It’s friday night where I am, and I’m putting this together while sipping Glenlivet and watching ancient episodes of NCIS from a DVD procured extremely inexpensively from Amazon. However, both can wait. I’m going to frantically pump up the tyres on the squeaky BMX of discovery, pedal on over to that old dirt track of time and see if I can’t find a little something in the undergrowth of automotive history. Welcome back to The Carchive.
Last week we had a little look at what Citroen could sell a family of air-cooled car fanatics in the early ’70s. Today we’re not moving far in time, but we’re popping across the channel, heading up the M2o from Dover, looping around London on the A604 and heading straight up the M40, next stop Coventry to have a look at Triumph’s big saloon for the ’70s.
All images can be totally made bigger with a single click.
“The 2500 was introduced to the Triumph six-cylinder luxury range to fill the power gap between the 2000 and 2500 P.I. models”
Ah, the Triumph 2000. Introduced in 1963 it corresponded directly with the Rover P6 with which it would soon find itself sharing showroom space. You see, Standard Triumph was absorbed by Leyland Motors in 1961, and in 1966 became bedfellows with Rover when the Leyland group (by now named British Motor Holdings) swallowed the former up, prior to merging with British Motor Corporation and then renaming itself British Leyland Motor Corporation, or British Leyland for short. It was all rather complicated but I wasn’t born until 1981 so I wasn’t around for any of the excitement. I can only look back at it in wonderment. Where was I? Oh yes.
This 1975 brochure comes towards the very end of the Triumph 2000s life, the Revolutionary (looking) Rover SD1 was just around the corner.
“As a performer the 2500TC is outstanding, the engine is a more powerful version of the two-litre, six-cylinder unit which has gained universal praise for its smoothness and reliability as the power unit in the Triumph 2000”.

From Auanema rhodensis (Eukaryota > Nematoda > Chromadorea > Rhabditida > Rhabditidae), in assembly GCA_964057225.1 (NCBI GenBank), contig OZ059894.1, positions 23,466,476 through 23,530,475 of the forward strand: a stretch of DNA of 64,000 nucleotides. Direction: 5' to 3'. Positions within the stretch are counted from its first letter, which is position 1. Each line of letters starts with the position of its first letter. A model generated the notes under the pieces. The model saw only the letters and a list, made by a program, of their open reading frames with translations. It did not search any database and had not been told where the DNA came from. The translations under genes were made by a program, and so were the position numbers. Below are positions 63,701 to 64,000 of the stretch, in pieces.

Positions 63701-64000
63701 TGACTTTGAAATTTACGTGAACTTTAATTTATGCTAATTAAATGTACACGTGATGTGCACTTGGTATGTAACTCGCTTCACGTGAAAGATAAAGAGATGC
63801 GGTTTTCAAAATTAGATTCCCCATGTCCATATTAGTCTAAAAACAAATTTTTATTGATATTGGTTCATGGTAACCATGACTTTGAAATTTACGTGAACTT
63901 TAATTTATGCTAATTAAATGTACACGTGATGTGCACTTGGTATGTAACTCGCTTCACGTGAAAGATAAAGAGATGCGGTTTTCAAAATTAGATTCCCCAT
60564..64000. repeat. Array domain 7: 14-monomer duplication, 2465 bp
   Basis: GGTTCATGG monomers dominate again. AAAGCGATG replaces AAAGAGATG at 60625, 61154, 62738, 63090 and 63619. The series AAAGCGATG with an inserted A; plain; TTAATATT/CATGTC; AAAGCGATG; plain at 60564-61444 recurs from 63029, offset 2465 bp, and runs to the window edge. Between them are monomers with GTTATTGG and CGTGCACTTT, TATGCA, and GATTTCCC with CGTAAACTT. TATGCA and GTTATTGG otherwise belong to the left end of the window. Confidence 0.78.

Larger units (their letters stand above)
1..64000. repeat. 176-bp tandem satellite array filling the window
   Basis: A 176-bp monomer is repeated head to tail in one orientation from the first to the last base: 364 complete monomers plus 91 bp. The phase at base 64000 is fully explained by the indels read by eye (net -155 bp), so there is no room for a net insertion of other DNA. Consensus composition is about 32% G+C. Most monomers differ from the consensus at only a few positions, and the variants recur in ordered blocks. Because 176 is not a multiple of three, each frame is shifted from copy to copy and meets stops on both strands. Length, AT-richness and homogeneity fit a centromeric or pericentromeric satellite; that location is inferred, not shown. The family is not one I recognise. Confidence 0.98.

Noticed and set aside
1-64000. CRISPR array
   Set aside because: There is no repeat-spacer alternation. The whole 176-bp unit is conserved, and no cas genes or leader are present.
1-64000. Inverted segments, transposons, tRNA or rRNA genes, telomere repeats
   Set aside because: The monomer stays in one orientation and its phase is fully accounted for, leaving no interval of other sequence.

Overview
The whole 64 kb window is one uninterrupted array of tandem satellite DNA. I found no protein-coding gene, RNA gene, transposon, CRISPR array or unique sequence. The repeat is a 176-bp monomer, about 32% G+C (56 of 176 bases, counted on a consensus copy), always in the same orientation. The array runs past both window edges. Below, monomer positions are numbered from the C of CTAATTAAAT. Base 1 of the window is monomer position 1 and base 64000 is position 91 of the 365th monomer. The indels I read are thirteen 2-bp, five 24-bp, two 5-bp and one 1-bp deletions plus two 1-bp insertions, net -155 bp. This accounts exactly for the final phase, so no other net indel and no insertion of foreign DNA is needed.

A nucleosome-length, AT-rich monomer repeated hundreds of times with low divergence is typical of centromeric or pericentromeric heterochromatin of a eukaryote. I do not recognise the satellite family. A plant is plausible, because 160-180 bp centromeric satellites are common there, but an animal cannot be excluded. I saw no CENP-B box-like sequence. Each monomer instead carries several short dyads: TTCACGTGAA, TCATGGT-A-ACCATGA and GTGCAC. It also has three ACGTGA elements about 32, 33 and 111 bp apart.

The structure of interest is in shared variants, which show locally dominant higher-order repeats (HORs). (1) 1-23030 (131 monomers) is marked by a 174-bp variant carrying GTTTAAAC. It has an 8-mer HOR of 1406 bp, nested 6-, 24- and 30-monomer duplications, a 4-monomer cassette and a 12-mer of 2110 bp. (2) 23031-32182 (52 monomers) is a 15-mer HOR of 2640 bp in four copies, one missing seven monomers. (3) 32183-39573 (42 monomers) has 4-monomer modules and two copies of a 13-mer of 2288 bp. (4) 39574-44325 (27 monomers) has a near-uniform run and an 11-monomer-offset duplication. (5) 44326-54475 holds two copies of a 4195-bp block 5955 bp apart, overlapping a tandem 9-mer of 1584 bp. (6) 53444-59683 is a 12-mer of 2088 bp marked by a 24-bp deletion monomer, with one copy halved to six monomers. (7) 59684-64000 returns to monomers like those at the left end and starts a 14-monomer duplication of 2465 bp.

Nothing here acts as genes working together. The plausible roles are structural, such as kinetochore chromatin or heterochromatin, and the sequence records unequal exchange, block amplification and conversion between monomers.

Concise, no. Truthful, yes. The 2500TC had a more powerful and bigger version of that 2000cc engine, stroked markedly from its previous almost square bore and stroke particulars. 106hp wasn’t an enormous amount, but was a decent number for a big saloon car in the ’70s.
Performance figures quoted include a 105mph top end, which is helpfully described as “depending on road conditions”.
“Enter the 2500TC’s passenger compartment and you will find Triumph comfort and luxury in abundance”.
They should have stopped talking right there and then, but they couldn’t stop themselves.
“There is a straight choice of furnishings – perforated expanded vinyl leathercloth or corded brushed nylon seat facings”
Expanded vinyl and nylon just doesn’t quite sound as enticing as it looks in the brochure, and it does look terribly inviting, it has to be said. That’s a dashboard I could really enjoy sitting behind.
“….the “fasten belts” warning light. This operates when the ignition is switched on and the driver’s seatbelt is not being worn. A switch under the front passenger seat senses when that seat is occupied and, again, the warning light will operate when the passenger’s belt is not in use”
Until I read this brochure I had no idea that this was a Triumph feature – it seems rather sophisticated for a British car of ’60s derivation, and something of a fore-runner to the seat occupancy sensors of today’s airbag systems.
That dashboard, doe. And check out the gearknob-mounted switch for the optional Laycock overdrive.
“Smoothness, comfort and excellent road manners have always been the outstanding characteristics of the Triumph 2000”
I really, really dig that front end treatment. It appeared during the Michelotti-penned redesign of the original Michelotti-penned ’63 styling, and also graced the nose of the Stag. It was about as strong a corporate end treatment as you could have imagined – at least as distinctive as BMW were offering at the time. And this was an era before corporate identity was as much of a thing as it is today.
It’s a shame that no real high-power version of the 2000 was ever marketed beyond the 2500P.I. We have to make do with our own modifications, such as this rather sexy piece of kit, to occupy that niche. The Stag engine was never offered either, though I assume it would have dropped straight in. OK, it would have overheated almost immediately, but it would have made an excellent noise for a while beforehand.
“When it comes to estate cars, Triumph know most of the answers to your business/family transport problems”
Yes, yes they did. The 2500S estate must be in the running for the title of horniest-looking estate car of all time and it seems strange that both the big Triumph and the Rover P6 were available as estate cars (though neither were actually wholly assembled in-house, the Triumph was a Carbodies product and the Rover converted variously by FLM Panelcraft under supervision of Crayford), while the SD1 never was which meant that middle-class British antique dealers ended up taking their trade to Volvo, for the most part.
Though I’m all too aware that Estate SD1s do exist, including a pair of fairly promising but ultimately unadopted protoypes, as well as freakish hack jobs using, ironically, Volvo tailgates.
(All images are of original manufacturer publicity material, photographed by me. Copyright remains property, I assume of BMW who are scheduled to reintroduce a British-built range of Triumph saloon cars any day now.)